The cast of the Sleeping Dragon is an ensemble one, featuring five misfits bought together by circumstances beyond their understanding, who swiftly realise that only by working together can they work out just what the hell’s going on and, more importantly, just how the hell they can get out of it.
In this post we look at the man who among them comes closest to the definition of an “old-style hero” and yet who, in his own ways, is as flawed and full of doubts as any of them.
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Lothar “Blade” Petros is an AdventureSport warrior. Voted Prime League Player of the Year on a record seven occasions and Prime League Warrior of the Year for a record ten straight years, winner of five Prime League team titles, and the winner of ESB Sports Personality of the Year three times, he is perhaps the greatest AdventureSport player the game has ever seen.
Blade was raised for the game from an early age; his father had been a player himself, but having achieved only a moderately successful career saw his son as a project through which he could achieve proxy success. In that, cold, abusive, and bitter as his father was, the older man achieved clear success. Starting as a junior warrior in a second-tier team, the then Lothar quickly proved that he was more than just his father’s son, his prowess with the sword leaving a trail of shattered magically-animated constructs in his wake and earning him the moniker, “Blade”, that would follow him through his career.
Commentators, journalists, and other astute followers of the game often said of Blade that it wasn’t his combat skills, impressive though they were, that had turned him into an arena legend. He was a master swordsman, that much was true. But there were others who were equally adept with either weapon or fist. Nor was it, they said, his strength or his size or his agility that marked his greatness. He did indeed have an imposing frame that combined great strength with incredible agility, but there were many near-superhuman athletes in the arena, of whom he was just one. No, what set Blade apart, the astute observers said, what marked him out as perhaps the greatest AdventureSportsman who’d ever lived, was his speed, and not simply the speed of his body, nor even his reactions, but the speed of his thoughts.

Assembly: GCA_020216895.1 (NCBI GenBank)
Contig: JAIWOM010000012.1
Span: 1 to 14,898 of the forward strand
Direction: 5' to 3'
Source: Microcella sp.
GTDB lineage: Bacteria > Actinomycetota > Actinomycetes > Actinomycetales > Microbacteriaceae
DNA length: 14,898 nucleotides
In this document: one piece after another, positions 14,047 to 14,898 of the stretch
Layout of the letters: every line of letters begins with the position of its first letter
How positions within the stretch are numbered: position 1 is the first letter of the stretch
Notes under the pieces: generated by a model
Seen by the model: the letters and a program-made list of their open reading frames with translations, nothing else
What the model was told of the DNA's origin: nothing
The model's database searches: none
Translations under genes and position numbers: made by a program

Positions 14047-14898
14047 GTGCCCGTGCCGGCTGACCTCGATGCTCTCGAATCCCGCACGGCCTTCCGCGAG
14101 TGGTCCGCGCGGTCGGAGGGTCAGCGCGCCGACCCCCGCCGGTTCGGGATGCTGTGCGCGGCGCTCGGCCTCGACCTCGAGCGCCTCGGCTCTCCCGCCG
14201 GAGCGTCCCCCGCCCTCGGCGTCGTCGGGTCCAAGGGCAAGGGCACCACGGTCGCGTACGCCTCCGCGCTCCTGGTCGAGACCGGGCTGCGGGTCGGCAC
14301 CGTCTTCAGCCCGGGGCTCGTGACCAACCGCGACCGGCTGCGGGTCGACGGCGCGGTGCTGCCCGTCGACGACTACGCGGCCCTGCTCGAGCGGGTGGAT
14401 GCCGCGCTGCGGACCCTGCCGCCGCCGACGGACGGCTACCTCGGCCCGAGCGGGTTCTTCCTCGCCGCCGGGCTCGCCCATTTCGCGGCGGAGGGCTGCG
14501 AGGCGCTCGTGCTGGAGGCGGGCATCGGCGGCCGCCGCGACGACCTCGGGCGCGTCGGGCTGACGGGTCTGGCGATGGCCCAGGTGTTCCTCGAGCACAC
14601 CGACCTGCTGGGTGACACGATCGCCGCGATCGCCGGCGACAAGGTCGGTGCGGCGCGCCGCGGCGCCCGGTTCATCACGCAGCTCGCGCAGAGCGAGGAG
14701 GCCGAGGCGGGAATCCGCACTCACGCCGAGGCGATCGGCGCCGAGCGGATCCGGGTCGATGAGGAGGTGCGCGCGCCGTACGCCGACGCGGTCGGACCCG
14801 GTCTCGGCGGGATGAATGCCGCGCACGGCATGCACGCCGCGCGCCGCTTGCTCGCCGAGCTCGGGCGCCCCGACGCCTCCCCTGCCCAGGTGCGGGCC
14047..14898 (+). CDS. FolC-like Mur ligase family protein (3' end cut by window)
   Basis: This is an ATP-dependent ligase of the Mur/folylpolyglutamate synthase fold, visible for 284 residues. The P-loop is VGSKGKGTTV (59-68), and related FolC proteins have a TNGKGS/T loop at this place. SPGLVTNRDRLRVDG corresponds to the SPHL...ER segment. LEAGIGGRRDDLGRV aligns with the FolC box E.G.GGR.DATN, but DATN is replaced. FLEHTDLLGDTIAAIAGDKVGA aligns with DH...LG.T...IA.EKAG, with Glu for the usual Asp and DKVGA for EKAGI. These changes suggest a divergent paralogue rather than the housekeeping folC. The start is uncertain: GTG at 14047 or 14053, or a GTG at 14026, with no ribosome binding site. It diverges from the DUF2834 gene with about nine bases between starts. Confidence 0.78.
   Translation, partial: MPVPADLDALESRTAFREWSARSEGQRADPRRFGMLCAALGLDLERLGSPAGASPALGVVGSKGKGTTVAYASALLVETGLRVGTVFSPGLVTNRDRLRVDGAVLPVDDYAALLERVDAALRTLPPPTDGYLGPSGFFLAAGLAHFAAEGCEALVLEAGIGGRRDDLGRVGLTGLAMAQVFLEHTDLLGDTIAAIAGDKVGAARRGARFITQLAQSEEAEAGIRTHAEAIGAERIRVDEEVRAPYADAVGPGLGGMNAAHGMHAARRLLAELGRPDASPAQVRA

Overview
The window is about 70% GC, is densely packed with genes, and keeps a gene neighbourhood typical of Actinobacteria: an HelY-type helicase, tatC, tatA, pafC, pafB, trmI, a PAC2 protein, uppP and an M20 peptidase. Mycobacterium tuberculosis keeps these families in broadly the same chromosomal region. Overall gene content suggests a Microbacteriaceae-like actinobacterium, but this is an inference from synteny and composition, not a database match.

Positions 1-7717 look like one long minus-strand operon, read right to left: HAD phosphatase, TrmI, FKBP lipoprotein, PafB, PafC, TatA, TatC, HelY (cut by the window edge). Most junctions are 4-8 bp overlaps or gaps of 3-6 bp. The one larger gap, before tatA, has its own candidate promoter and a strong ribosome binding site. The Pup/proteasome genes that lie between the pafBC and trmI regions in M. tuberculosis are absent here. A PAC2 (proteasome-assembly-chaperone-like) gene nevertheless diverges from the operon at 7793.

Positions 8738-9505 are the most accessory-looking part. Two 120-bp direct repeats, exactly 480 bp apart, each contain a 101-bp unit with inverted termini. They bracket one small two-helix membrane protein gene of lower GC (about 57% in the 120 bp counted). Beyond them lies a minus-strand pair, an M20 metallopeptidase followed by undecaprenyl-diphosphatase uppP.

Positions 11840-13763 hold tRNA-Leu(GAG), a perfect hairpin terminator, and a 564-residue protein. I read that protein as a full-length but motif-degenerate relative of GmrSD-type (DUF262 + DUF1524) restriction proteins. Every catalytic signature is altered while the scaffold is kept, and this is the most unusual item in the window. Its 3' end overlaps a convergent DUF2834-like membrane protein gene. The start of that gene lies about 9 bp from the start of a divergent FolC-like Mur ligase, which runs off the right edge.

Blade could think faster than perhaps any man alive, could think faster than might ever seem possible, could think so fast that it sometimes seemed as though he was bending either time or space, such was his ability to begin his evasion of an attack before it had even been launched, and to launch his counter-attack only instants later. Thinking at the speed of instinct, fired by reactive patterns formed by thousands of hours of practice, Blade was already diving into a roll as the longbolts fired, evading the beams, and moving so fast that he was upon the three troops before they had even the merest chance to respond.
But fifteen years after his debut, his once glittering career has started to lose its lustre. Injuries have taken their toll, results have gone against his once all conquering team, and Blade has embarked down a path he once would have considered unthinkable: illegal, performance-enhancing potions:
Blade checked his wrist-dial. Quido was late, as he’d already been when Blade had last checked the time some five minutes earlier.
Hanging around the locker room like this made him very nervous. Anyone might enter, at any time. What would they think? One of the most famous AdventureSport warriors of all time hanging around the changing rooms of a dodgy back-street gym? If he was lucky, then maybe they’d figure he was hoping to indulge in what the news-slates still euphemistically termed “Elvish practices”.